1. The presence of defective particles or of mutations in transcription control regions within the viral polymerase causing low HBV replication and HBsAg expression
  2. The circulation of S-escape mutants
  3. Hepatitis C virus (HCV) or hepatitis D virus (HDV) co-infection, since these viruses down-regulate HBV replication, thus reducing HBsAg expression
  4. The abolishment of the HBsAg expression due to a RNA splicing event [72-75].

Several epidemiological and molecular studies demonstrated that OBI can lead to the development and exacerbation of HBV related diseases, such as liver fibrosis, cirrhosis and HCC [76]. Different virological characteristics were found on HCC patients with OBI, for example, higher frequencies of amino acidic mutations in Pre-S/S such as the presence of premature stop codons or some nucleotidic substitutions in the enhancer II region such as G1721A. The overall conclusion is that, despite the low viral load, the risk of HCC in OBI patients is high [77].

Another epidemiology study conducted in Taiwan demonstrated that 10.9% of the HBsAg sero negative vaccinated children had OBI, and although the most documented mutation G145R was not found, other mutations inside the MHR were recorded (C139S and A159T) [78]. Deletions in the 3' terminus of Pre-S1 lead to loss of immune epitopes and to a reduced secretion of HBsAg [78]. In Immuno compromised patients, OBI may reactivate causing acute hepatitis [71]. Although the relation between OBI and the development of chronic liver diseases and HCC is not well understood, it was reported that OBI contributes to the genesis of HCC directly by its own proto-oncogenic effect and indirectly by causing persistent liver inflammation and fibrosis [71].

As mentioned above, the presence of co-infections usually influences the natural evolution of each of the infectious agents present by either facilitating their virulence or by competing for their resources. Many studies have focused on the clinical impact of HIV, HCV and HDV on the natural evolution of HBV infection, finding that co-infection carries an increased risk of progressive liver disease and HCC. A persisting risk of repeated flares of hepatitis and progressive liver disease is even more frequent when co-infections are present in patients with OBI [79].

Diagnostic escape mutants

Today, in many countries around the world, HBV is still one of the serious infectious risks for the blood transfusion safety [46]. One of the reasons is the worldwide circulation of the S-immune escape mutants that pose a challenge not only to the hepatitis B prophylactic tools but also to the diagnosis; issues that should also be extended to HDV since its absolute requirement for HBV for its infection of hepatocytes, replication and formation of virions. In this regards, Delfino et al. provided valuable evidence of the presence of HDV infection in OBI patients due to S-escape mutants [80]. Hence, re-evaluation of the HDV diagnostic algorithms is thus mandatory.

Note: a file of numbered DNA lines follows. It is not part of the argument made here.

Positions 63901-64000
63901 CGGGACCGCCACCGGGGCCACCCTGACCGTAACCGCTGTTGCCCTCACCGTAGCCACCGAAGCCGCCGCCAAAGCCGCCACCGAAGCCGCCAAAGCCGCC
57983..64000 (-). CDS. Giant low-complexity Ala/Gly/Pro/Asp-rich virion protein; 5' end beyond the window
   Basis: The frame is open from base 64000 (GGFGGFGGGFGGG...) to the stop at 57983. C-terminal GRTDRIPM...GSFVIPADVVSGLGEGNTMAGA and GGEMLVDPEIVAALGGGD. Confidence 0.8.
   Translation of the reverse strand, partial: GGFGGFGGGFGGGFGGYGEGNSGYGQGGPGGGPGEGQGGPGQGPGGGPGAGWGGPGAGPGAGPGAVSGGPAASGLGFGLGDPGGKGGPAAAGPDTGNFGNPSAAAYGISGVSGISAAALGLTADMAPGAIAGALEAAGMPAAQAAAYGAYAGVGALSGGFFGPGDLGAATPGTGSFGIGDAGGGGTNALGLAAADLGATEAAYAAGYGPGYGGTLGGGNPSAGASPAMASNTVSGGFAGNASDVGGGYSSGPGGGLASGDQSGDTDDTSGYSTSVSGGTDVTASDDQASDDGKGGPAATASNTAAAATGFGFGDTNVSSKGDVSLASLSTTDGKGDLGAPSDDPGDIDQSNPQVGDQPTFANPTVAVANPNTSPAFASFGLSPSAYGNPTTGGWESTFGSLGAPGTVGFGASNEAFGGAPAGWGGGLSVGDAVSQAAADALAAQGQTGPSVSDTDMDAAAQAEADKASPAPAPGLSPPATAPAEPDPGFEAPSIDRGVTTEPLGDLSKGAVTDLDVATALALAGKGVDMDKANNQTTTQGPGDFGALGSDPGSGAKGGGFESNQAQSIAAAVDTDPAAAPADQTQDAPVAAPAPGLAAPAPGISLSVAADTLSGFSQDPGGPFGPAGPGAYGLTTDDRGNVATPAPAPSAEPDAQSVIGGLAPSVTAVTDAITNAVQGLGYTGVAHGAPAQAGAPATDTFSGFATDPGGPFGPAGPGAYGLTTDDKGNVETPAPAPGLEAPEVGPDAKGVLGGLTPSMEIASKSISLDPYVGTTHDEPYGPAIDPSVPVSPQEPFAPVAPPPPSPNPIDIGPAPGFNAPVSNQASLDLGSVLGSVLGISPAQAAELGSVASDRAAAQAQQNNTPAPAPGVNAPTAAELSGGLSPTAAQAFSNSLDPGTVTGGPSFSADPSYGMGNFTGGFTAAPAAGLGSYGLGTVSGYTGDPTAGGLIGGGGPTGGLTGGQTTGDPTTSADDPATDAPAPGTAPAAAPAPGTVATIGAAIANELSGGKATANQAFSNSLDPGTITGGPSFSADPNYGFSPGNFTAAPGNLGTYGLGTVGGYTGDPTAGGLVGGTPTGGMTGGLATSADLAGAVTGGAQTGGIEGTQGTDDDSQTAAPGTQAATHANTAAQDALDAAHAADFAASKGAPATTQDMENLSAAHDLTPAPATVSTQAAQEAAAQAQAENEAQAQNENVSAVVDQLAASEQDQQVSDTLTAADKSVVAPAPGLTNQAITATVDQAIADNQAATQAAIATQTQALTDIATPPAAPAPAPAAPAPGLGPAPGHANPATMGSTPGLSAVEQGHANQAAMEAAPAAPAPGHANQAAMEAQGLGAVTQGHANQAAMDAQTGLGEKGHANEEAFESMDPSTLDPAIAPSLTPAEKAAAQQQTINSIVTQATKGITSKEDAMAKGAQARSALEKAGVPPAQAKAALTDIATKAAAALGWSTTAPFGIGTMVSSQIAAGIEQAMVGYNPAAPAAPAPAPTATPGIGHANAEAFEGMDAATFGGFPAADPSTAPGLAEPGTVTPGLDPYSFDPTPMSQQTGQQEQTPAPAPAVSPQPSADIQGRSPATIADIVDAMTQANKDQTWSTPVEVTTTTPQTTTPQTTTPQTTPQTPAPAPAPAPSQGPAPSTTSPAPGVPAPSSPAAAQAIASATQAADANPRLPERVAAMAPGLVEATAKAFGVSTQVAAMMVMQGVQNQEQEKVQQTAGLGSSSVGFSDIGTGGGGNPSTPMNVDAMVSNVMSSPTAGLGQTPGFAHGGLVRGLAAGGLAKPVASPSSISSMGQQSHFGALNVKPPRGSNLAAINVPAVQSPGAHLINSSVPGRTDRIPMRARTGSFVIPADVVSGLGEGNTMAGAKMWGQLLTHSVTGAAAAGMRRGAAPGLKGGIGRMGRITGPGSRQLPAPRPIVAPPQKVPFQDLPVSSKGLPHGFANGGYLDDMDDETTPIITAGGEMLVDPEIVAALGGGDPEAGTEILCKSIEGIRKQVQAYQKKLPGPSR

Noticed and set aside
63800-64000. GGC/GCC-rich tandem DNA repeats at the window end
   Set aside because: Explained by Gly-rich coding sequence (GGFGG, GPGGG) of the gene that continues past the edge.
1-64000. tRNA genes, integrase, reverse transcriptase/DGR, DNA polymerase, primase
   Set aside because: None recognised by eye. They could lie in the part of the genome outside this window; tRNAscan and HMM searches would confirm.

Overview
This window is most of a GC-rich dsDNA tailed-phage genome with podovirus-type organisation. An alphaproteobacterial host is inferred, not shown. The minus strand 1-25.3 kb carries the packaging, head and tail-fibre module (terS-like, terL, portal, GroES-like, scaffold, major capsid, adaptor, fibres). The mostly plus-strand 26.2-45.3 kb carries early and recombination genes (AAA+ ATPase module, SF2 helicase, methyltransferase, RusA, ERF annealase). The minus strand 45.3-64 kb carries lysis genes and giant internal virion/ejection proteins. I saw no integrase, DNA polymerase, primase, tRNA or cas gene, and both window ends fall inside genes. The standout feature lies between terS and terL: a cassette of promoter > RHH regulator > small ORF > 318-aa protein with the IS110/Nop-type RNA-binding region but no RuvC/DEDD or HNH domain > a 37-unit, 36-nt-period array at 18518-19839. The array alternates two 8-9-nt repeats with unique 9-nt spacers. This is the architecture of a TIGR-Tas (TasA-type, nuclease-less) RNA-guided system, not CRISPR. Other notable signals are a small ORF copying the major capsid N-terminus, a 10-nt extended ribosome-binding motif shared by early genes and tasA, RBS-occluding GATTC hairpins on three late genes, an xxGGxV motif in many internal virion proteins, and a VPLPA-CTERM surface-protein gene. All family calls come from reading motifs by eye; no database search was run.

Many current ELISA kits used may be unable to detect properly S-immune escape mutants [42]. Therefore, they may be potentially transmitted horizontally by blood transfusions of an asyntomatic carrier having no known risk factors concerning HBV infection, rendering a false negative result in HBsAg serology for harboring an HBsAg mutant virus that commercial HBsAg kits have failed to detect [72,81].

The introduction of novel HBsAg assays able to detect these S-gene mutants permanently improves the sensitivity of such assays. Full sensitivity is not guaranteed by polyclonal capture antibody-based assays, despite performing much better than most commercially available double monoclonal (capture and tracer) assays, which employ antibodies directed against the second loop of the a determinant. The major disadvantage of employing polyclonal antibody immunoassays is that their specificity is lower than that of monoclonal assays. Therefore, the use of mixtures of monoclonal antibodies that are able to recognize both wild-type and S-mutants strains is advised for HBsAg screening. With the purpose of reducing failure in the diagnosis associated with HBsAg-negative mutants, tracer and capture antibodies against the Pre-S region were recommended for inclusion in diagnostic immunoassays. Nevertheless, if a mixture of antibodies is used, there may be a decrease in the analytical sensitivity for HBsAg of different genotypes even of wild-type virus. Antibodies directed against the second loop of the a determinant should not be used for immunoassays since they are not able to detect G145R mutants [29].